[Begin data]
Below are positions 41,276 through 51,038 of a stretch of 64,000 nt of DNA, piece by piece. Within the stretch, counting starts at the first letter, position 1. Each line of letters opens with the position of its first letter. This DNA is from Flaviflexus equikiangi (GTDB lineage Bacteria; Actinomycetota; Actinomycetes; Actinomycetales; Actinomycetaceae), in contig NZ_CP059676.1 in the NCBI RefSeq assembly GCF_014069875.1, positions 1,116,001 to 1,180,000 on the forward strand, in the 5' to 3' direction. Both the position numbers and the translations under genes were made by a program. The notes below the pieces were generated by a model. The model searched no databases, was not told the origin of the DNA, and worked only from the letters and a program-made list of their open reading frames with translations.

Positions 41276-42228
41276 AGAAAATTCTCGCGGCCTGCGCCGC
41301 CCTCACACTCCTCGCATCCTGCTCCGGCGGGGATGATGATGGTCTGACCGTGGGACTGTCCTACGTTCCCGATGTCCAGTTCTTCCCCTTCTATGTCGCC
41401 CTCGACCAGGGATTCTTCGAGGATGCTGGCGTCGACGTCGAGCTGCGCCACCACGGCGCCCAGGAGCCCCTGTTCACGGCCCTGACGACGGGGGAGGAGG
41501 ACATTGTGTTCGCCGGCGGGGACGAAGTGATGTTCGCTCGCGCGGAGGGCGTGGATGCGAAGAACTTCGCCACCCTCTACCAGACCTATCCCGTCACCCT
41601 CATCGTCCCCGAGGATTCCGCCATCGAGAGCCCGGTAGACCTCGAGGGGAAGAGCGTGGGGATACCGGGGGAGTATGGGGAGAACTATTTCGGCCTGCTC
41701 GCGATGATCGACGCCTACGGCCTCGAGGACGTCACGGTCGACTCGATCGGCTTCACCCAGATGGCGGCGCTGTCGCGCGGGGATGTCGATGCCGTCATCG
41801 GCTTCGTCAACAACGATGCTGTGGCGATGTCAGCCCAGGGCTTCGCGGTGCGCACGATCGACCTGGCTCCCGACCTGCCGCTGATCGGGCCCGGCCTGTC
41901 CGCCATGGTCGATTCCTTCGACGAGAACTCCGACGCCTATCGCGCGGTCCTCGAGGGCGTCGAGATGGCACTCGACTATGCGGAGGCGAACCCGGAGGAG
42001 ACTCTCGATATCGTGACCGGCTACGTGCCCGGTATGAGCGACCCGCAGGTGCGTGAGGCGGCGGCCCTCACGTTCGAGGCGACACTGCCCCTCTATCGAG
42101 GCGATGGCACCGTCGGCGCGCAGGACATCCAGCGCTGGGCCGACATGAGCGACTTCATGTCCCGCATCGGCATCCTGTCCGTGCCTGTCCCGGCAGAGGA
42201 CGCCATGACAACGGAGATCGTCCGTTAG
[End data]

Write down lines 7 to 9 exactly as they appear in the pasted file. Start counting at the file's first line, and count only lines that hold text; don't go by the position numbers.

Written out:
41601 CATCGTCCCCGAGGATTCCGCCATCGAGAGCCCGGTAGACCTCGAGGGGAAGAGCGTGGGGATACCGGGGGAGTATGGGGAGAACTATTTCGGCCTGCTC
41701 GCGATGATCGACGCCTACGGCCTCGAGGACGTCACGGTCGACTCGATCGGCTTCACCCAGATGGCGGCGCTGTCGCGCGGGGATGTCGATGCCGTCATCG
41801 GCTTCGTCAACAACGATGCTGTGGCGATGTCAGCCCAGGGCTTCGCGGTGCGCACGATCGACCTGGCTCCCGACCTGCCGCTGATCGGGCCCGGCCTGTC